Next, invite students to think about the dance move or physical activity they chose. Have them pick a moment in the movement to hold as a pose. Encourage them to pick something that feels like it will be challenging. Once everyone is ready, challenge them to strike a pose from their movement and hold it for 30 seconds. Start a timer and encourage them to persevere!

Once time is up, invite them to relax and have a seat.

Part III: Reflect

Conclude the activity by congratulating students on persevering and reminding them that – most of the time – the uncomfortable physical feelings we get with negative emotions are over nearly as quickly as the pose they held. Once those feelings are gone, it’s important to remind ourselves that we are not defined by our emotions. If time permits, invite students to discuss how they can apply this idea of persevering through an initial burst of negative emotion and then turn challenges into positive action during other parts of the day.

#2 – Respect for Others: Setting Shared Agreements

When it comes to building the social competence of “respect for others” educators often narrowly define what it means to be respectful within the confines of their own social norms. By inviting students into the process of defining how they think respecting others should look and sound within their classroom, educators can empower students to build a safe and supportive community of their own design.

Part I: Prepare

Start the activity by asking students to consider this prompt:

We can show respect for others through both our body language and in the way we speak. When you are part of a group or community, it’s very helpful to agree upon specific ways that you can show respect for one another, such as giving everyone a chance to speak and not interrupt each other, or supporting each other’s work with positive feedback such as snaps or encouraging words. How can you show respect for others through your words? How can you show respect for others through your body language?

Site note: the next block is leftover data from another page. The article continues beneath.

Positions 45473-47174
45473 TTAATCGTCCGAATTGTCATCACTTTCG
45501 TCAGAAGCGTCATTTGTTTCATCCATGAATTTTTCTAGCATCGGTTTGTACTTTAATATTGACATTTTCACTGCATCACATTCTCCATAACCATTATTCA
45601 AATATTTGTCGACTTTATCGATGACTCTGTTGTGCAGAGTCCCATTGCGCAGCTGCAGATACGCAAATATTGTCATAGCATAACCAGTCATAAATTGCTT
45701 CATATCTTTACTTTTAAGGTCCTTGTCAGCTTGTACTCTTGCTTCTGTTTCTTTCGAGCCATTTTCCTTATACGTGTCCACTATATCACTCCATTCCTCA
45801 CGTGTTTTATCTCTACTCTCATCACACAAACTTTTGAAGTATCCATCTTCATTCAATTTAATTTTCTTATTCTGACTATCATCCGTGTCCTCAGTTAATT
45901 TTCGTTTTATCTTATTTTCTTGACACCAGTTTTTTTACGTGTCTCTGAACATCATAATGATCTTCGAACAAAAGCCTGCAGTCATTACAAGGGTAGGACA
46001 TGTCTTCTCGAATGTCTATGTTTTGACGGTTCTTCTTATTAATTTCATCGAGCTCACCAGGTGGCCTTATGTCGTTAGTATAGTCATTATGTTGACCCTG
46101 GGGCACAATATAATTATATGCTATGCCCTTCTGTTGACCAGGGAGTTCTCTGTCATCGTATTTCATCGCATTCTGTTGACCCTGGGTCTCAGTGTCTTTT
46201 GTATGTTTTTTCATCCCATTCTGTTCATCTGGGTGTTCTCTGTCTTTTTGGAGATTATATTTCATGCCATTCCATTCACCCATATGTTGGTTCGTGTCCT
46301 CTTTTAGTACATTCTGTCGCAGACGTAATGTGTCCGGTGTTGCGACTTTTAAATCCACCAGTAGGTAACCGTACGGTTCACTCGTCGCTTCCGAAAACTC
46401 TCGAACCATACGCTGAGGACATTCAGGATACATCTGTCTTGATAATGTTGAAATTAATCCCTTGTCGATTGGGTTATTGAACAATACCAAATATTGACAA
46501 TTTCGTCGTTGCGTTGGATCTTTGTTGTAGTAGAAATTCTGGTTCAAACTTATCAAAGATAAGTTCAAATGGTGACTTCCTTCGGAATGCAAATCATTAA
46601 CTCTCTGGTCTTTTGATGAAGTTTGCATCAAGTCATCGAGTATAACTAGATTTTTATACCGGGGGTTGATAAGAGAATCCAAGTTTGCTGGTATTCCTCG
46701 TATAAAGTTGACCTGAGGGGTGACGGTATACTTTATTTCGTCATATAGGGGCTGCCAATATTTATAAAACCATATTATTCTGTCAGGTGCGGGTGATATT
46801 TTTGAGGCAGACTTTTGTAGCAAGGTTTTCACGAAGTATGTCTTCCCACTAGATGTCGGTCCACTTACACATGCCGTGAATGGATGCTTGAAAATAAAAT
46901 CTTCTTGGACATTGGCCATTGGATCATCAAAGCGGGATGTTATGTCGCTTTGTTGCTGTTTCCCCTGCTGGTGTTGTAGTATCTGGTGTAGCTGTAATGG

You can help students generate ideas with some positive examples that you have already observed in the classroom.

Next, have students brainstorm with a partner about other ways the class can show respect to one another. Challenge them to come up with one idea that is verbal and one idea that is non-verbal. After talking, invite students to share their ideas to the whole class.  Finally, as a group, choose two specific strategies to try out together today.

Part II: Activate

Once students have decided on two ways to show respect to classmates (one verbal, one non-verbal), ask them to choose a physical movement to perform while mirroring a partner. This could be a sequence of simple movements like jumping jacks and squats, or perhaps a few favorite dance steps.

TIP: Each dance in EduMotion’s SEL Journeys program has new dance moves to try. All of these make great choices for this activity!

Once they have agreed upon “the moves”, cue them to first use the verbal and non-verbal cues they discussed earlier to show respect to each other. Once they’ve taken a moment to express mutual respect, they can perform the agreed upon movement.

After a brief period of activity, remind students to thank their partner and continue using verbal and non-verbal cues to show respect. If time permits, have students repeat the exercise with new partners.

Part III: Reflect

Conclude the activity by congratulating students for their collaborative work. Ask them to think about how they felt about each part of the activity, including the process of brainstorming and setting norms for showing respect for others, and then putting those norms into practice as they engaged in physical movement while mirroring a partner. Did they enjoy the opportunity to define those norms? How successful were they in putting the norms into practice?


 

These are just two examples of how EduMotion is using an equity lens to design SEL activities that empower students and cultivate cultural competency in educators. By placing classroom community building at the center of social and emotional learning, educators can transcend dominant social norms and create new practices that are inclusive and supportive of every student.

To learn more about this curriculum and our upcoming research project, send an inquiry via EduMotion’s contact form and mention “equity study” in the comment field. 

Margot Toppen

Margot Toppen

Margot Toppen is a visionary educator who works at the intersection of SEL, arts, and physical education.